The digital dark age is a possible future situation where it will be difficult or impossible to read historical digital documents and multimedia, because they have been stored in an obsolete and obscure digital format.
The name derives from the term ‘Dark Ages’ in the sense that there would be a relative lack of written record. An early mention of the term was at a conference of the International Federation of Library Associations and Institutions (IFLA) in 1997. The term was also mentioned in 1998 at the ‘Time and Bits’ conference, which was co-sponsored by the Long Now Foundation and the Getty Conservation Institute.
The problem is not limited to text documents, but applies equally to photos, video, audio, and other kinds of electronic documents. The concern leading to the use of the term is that documents are stored on physical media which require special hardware in order to be read and that this hardware will not be available in a few decades from the time the document was created. For example, it is already the case that disk drives capable of reading 5¼-inch floppy disks are not readily available.
The Digital Dark Age also applies to the problems which arise due to obsolete file formats. In this case it is the lack of the necessary software which causes problems when retrieving stored documents. This is especially problematic when proprietary formats are used, in which case it might be impossible to write appropriate software to read the file.
A famous real example is with NASA, whose early space records were suffering from a Dark Age issue: for over a decade, magnetic tapes from the 1976 Viking Mars landing were unprocessed. When later analyzed, the data was unreadable as it was in an unknown format and the original programmers had either died or left NASA. The images were eventually extracted following many months of puzzling through the data and examining how the recording machines functioned.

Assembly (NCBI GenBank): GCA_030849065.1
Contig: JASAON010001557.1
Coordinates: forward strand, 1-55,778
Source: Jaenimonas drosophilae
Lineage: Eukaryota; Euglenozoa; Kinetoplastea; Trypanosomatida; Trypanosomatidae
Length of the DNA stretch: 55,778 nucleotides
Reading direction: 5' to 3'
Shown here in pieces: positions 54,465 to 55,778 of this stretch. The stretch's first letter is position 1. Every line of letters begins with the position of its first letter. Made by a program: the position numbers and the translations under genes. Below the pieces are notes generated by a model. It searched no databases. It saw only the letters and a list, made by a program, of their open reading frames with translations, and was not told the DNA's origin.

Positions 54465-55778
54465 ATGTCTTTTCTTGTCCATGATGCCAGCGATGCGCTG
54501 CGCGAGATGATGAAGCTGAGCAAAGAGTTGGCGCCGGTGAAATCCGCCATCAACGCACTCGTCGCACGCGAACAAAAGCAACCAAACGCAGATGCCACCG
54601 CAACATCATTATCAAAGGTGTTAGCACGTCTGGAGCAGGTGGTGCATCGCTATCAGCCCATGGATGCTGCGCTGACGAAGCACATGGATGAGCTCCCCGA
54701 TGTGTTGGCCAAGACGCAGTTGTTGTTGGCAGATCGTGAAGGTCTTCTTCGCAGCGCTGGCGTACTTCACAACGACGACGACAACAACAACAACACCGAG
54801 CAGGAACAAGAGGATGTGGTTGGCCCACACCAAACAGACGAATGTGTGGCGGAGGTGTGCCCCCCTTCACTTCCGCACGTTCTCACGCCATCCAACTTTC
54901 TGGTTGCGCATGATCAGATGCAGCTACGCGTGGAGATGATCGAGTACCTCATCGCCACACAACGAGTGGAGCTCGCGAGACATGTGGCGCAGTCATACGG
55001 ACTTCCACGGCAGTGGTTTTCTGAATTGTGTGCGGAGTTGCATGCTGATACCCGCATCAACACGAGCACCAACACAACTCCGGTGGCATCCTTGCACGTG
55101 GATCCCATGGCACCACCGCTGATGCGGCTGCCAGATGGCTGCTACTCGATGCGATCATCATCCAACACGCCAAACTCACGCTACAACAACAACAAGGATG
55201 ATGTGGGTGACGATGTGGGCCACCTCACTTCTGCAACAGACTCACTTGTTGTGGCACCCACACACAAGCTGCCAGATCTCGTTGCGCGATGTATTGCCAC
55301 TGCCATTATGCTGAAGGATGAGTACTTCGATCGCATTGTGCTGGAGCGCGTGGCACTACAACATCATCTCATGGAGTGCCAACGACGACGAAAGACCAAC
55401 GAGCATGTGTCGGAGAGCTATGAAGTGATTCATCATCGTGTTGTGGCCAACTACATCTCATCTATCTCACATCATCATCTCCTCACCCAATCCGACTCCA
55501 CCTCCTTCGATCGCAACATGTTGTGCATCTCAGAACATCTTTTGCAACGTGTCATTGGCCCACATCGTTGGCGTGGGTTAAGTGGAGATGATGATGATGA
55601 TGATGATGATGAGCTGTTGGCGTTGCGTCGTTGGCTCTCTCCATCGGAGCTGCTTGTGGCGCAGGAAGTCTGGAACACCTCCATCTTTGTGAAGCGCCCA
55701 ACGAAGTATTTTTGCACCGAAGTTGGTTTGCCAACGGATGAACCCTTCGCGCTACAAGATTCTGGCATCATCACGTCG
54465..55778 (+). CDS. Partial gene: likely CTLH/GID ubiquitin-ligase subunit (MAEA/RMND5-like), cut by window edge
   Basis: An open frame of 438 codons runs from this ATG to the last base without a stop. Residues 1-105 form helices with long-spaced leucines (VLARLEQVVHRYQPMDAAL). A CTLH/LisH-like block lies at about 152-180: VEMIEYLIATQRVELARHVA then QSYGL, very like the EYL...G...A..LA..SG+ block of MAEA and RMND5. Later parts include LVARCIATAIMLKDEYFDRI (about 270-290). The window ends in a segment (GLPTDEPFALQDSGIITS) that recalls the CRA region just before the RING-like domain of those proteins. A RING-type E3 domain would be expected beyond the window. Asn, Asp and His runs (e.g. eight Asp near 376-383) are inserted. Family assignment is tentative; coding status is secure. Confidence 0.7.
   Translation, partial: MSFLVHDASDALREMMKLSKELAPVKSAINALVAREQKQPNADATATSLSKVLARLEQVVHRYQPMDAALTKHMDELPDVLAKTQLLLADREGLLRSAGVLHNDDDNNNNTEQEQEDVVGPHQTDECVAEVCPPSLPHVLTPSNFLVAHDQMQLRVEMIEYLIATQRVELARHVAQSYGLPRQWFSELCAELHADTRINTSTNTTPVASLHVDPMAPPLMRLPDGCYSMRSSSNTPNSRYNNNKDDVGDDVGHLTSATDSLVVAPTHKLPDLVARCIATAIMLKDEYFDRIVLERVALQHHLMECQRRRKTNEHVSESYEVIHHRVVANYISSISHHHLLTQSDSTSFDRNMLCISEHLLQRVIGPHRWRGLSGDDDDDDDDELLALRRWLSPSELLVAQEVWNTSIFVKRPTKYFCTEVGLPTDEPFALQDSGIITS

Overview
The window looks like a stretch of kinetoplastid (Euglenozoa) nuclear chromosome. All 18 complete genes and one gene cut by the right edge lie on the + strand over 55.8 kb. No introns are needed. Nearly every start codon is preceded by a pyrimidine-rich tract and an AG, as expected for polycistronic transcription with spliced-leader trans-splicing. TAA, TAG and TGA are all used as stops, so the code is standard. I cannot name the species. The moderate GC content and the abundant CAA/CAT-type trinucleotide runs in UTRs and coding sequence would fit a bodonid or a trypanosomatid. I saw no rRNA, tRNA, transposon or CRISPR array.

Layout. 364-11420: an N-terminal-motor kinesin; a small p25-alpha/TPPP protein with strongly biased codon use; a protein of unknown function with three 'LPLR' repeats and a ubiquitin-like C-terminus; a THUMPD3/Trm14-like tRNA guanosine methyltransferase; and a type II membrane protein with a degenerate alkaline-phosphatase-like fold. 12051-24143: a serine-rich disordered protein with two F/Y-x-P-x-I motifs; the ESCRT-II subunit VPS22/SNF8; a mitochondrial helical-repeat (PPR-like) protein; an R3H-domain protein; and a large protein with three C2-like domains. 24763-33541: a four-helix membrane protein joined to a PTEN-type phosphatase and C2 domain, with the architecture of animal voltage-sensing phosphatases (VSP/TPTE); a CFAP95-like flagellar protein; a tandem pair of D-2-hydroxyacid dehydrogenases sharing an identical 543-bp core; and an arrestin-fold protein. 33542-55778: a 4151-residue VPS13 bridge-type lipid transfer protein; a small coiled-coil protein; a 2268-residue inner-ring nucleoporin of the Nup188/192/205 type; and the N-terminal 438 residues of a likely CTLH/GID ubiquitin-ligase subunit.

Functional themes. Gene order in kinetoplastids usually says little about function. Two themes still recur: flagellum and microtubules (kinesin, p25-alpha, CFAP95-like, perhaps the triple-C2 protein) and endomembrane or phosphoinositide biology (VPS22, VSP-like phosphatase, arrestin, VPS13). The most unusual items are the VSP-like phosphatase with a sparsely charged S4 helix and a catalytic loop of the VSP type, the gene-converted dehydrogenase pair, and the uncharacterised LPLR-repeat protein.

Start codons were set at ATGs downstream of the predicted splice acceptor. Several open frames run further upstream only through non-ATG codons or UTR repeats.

Encrypted data may also prove to be an issue, as the process needed to decode the data is intentionally made as obscure as possible. Historically encrypted data is quite rare but even the very simple means available throughout history have provided many examples of documents that can only be read with great effort. For example, it took the capacity of a distributed computing project to break the mechanically generated code of a single brief World War II submarine tactical message.
Modern encryption is being used in many more documents and media due to publishers wanting the promised protections of DRM (digital rights management. This very widespread use of encryption closes down several of the routes (e.g.: forgotten in the attic) by which the last few copies of documents and media that are later deemed to be historically significant can be recovered.
In 2007, Microsoft created a partnership with The National Archives of the United States of America to prevent the digital dark age and ‘unlock millions of unreadable stored computer files.’ This involves moving files from their old proprietary formats to their open format Open XML. Open source is where the source code for reading and writing a file format is public. The Internet Archive, which indexes the Internet, has stated that one of their goals is to prevent the digital dark age.